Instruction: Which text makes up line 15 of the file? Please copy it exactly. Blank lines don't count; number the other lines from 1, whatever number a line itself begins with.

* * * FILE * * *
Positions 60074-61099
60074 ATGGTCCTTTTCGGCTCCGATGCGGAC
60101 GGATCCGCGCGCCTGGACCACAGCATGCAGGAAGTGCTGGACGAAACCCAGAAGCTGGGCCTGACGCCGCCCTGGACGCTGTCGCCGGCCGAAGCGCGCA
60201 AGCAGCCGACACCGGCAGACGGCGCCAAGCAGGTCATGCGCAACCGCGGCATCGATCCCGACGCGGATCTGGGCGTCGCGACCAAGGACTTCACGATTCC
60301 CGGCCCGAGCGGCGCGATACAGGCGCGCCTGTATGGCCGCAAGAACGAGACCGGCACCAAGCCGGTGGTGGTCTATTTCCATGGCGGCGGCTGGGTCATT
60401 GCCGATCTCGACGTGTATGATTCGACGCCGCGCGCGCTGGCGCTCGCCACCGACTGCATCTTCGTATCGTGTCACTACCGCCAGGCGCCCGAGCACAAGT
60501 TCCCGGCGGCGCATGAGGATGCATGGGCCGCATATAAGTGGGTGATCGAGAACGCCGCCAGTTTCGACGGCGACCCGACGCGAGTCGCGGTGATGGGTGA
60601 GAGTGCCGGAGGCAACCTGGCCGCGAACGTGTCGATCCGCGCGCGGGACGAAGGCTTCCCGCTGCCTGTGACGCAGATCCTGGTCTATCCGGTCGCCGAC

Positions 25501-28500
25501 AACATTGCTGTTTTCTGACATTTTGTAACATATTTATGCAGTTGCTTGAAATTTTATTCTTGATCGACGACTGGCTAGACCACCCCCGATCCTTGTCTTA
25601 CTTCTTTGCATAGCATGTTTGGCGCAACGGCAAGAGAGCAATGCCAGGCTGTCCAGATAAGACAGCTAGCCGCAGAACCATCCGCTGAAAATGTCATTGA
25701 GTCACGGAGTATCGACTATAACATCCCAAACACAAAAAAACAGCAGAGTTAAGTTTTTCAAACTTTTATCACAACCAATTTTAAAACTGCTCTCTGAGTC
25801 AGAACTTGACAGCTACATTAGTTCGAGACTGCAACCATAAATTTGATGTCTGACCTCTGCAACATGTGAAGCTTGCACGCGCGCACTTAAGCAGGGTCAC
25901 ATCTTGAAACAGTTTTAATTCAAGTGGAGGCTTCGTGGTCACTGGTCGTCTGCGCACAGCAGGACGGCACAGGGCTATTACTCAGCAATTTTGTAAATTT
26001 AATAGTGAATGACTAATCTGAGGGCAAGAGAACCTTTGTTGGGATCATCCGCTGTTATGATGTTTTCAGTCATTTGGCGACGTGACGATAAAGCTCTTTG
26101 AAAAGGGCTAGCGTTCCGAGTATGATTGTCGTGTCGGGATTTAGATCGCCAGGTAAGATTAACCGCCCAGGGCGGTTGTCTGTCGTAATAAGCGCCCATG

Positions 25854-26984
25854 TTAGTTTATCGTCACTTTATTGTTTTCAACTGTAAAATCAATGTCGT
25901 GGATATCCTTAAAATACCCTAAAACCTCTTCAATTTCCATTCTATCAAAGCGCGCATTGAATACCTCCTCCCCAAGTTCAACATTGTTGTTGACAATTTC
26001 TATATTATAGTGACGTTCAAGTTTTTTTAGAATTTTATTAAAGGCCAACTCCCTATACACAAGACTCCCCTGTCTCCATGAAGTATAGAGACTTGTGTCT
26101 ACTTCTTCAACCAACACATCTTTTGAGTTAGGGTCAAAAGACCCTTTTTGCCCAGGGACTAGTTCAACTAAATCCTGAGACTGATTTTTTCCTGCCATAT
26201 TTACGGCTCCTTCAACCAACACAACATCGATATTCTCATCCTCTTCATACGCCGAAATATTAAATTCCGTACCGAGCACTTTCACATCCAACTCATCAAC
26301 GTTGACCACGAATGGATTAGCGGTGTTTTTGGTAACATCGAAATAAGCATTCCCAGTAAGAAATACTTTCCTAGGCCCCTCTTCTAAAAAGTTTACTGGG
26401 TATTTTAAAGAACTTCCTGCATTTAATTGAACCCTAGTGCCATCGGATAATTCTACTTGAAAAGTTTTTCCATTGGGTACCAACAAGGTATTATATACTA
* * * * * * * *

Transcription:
26001 AATAGTGAATGACTAATCTGAGGGCAAGAGAACCTTTGTTGGGATCATCCGCTGTTATGATGTTTTCAGTCATTTGGCGACGTGACGATAAAGCTCTTTG